Home AUD/USD Forecast Aug. 28 – Sep. 1 2017
AUD/USD Forecast, Minors

AUD/USD Forecast Aug. 28 – Sep. 1 2017

The Australian dollar stabilized on high ground, consolidating previous gains. What’s next? Australian capital expenditure and Chinese data stand out in a busier week. Here are the highlights of the week and an updated technical analysis for AUD/USD.

Australia’s CB Leading Index advanced by 0.5%, better than 0% seen beforehand. In the US, Trump’s talk hurt the greenback, despite stable data from the housing sector. Yellen sent the pound lower in Jackson Hole, and this helped Aussie/USD. The pair will hopefully wake up now.

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AUD/USD daily graph with support and resistance lines on it. Click to enlarge:

  1. Building Approvals: Wednesday, 1:30. This gauge of the housing sector is somewhat volatile but still provides an interesting insight. A rise of 10.9% in June will probably be followed by a drop now: 5.1% is predicted.
  2. Construction Work Done: Wednesday, 1:30. In the past two years, this quarterly gauge was always revised to the upside after initial disappointments. According to the initial data for Q1 2017, the value of construction projects fell by 0.7%. We will now receive the data for Q2. A slide of 1.1% is predicted.
  3. HIA New Home Sales: Thursday, 1:00. Sales of new homes, similar to building approvals, are quite volatile. A drop of 6.9% was recorded in June. A rise could be seen now.
  4. Chinese official Manufacturing PMI: Thursday, 1:00. While many cast doubts regarding official data coming out of China, this measure of the manufacturing sector is released early. A score of 51.4 points was seen in July, within the recent ranges. A score of 51.3 is projected now.
  5. Private Capital Expenditure: Thursday, 1:30. Capital expenditure reflects investment and is closely watched by the RBA. A rise of 0.3% was seen in Q1 2017, within early expectations. A rise of 0.2% is forecast.
  6. Private Sector Credit: Thursday, 1:30. This monthly measure of debt provides another insight on economic activity. Growth accelerated to 0.6% in June, after slower months beforehand. An increase of 0.5% is expected.
  7. AIG Manufacturing Index: Thursday, 23:30. The manufacturing sector continues growing nicely according to the Australian Industry Group, with a score of 56 in July, the highest since April.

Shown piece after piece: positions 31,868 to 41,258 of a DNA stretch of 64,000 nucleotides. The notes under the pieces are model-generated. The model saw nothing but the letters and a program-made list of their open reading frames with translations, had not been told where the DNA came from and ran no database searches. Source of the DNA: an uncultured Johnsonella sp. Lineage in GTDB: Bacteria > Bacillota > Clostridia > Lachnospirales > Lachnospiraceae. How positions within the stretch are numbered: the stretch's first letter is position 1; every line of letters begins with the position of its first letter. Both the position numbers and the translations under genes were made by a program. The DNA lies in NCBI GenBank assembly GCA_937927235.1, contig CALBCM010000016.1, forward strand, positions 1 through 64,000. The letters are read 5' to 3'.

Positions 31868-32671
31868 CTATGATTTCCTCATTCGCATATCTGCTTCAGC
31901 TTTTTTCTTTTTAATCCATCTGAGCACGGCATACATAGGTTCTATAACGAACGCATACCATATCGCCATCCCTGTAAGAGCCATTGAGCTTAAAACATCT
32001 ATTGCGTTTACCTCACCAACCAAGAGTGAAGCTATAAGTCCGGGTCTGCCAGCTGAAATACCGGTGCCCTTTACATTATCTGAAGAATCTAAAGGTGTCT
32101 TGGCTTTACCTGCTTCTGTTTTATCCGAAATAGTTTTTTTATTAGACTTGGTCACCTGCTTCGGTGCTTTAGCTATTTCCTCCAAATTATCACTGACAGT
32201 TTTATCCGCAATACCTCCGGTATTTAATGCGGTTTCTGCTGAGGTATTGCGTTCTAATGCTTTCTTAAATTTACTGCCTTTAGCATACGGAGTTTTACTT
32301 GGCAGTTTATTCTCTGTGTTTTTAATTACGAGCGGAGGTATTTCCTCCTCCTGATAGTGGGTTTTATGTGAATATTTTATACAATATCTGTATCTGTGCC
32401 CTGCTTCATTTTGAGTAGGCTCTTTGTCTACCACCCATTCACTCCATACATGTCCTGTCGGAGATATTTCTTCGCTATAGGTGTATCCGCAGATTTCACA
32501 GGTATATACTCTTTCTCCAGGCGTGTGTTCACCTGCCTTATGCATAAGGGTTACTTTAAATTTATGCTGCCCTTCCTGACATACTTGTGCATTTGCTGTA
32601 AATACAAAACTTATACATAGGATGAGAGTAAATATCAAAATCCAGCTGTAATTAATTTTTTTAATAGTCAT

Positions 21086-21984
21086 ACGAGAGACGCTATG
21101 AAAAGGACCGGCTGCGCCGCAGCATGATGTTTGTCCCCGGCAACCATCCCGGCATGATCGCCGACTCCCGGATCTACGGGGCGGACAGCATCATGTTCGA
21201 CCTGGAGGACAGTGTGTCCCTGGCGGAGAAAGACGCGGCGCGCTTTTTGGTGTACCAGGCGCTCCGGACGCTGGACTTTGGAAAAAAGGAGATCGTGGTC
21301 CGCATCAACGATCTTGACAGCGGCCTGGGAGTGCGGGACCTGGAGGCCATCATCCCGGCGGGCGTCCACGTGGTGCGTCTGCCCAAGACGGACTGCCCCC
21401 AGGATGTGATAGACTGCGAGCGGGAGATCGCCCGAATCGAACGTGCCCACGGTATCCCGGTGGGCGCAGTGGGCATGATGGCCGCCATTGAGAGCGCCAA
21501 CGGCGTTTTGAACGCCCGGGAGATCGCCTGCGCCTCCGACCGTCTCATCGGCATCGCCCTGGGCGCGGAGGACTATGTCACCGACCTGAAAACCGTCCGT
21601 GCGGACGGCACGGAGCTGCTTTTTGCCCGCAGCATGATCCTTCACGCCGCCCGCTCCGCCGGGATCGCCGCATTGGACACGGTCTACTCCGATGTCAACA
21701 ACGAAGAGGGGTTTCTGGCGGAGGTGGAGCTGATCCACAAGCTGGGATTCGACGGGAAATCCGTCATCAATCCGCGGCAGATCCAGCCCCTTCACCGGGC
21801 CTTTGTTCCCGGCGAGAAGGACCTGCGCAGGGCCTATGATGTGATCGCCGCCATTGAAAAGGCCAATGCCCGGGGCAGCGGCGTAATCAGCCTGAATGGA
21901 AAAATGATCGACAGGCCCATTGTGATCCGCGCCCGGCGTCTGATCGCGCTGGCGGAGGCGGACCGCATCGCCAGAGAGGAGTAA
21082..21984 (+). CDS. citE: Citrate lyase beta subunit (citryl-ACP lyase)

8. Chinese  Caixin Manufacturing PMI: Friday, 1:45. The Caixin PMI is already an independent measure of the manufacturing sector of Australia’s No. 1 trading partner and tends to have a significant impact on the Aussie. In July, the figure beat expectations and reached 51.1 points. However, this still reflects slower growth than in past years. 51 is estimated.
  9. Commodity Prices: Friday, 6:30. Prices of commodities, Australia’s key exports, continue rising on a yearly basis, but the pace is not as rapid as in the past. A growth rate of 17.1% was seen in July, below 23.7% that was seen beforehand.

AUD/USD Technical Analysis

The Australian dollar traded in a narrower range early in the week and did not go very far.

Technical lines from top to bottom:

0.83 was a swing high seen in early 2015 and is our top line. 0.8165 was another swing high, back in May 2015.

0.8065 is the most recent high seen in 2017. It is followed by the psychological round level of 0.80.

0.7920 was the low point the pair reached after the pair moved to the highs. The round number of 0.7810 provided support in August and replaces the veteran 0.7835 level.

Below, we find 0.7740, that was a high point in June 2017 and also beforehand. 0.7635 was a stepping-stone on the way up, also in June.

Even lower, we find 0.7565 was a low point before the pair shot higher in July. The last line, for now, is 0.7515.

I am neutral  on AUD/USD

The Australian dollar seems to have entered a period of consolidation, and this may last for another week.

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Safe trading!

Yohay Elam

Yohay Elam

Yohay Elam: Founder, Writer and Editor I have been into forex trading for over 5 years, and I share the experience that I have and the knowledge that I've accumulated. After taking a short course about forex. Like many forex traders, I've earned a significant share of my knowledge the hard way. Macroeconomics, the impact of news on the ever-moving currency markets and trading psychology have always fascinated me. Before founding Forex Crunch, I've worked as a programmer in various hi-tech companies. I have a B. Sc. in Computer Science from Ben Gurion University. Given this background, forex software has a relatively bigger share in the posts.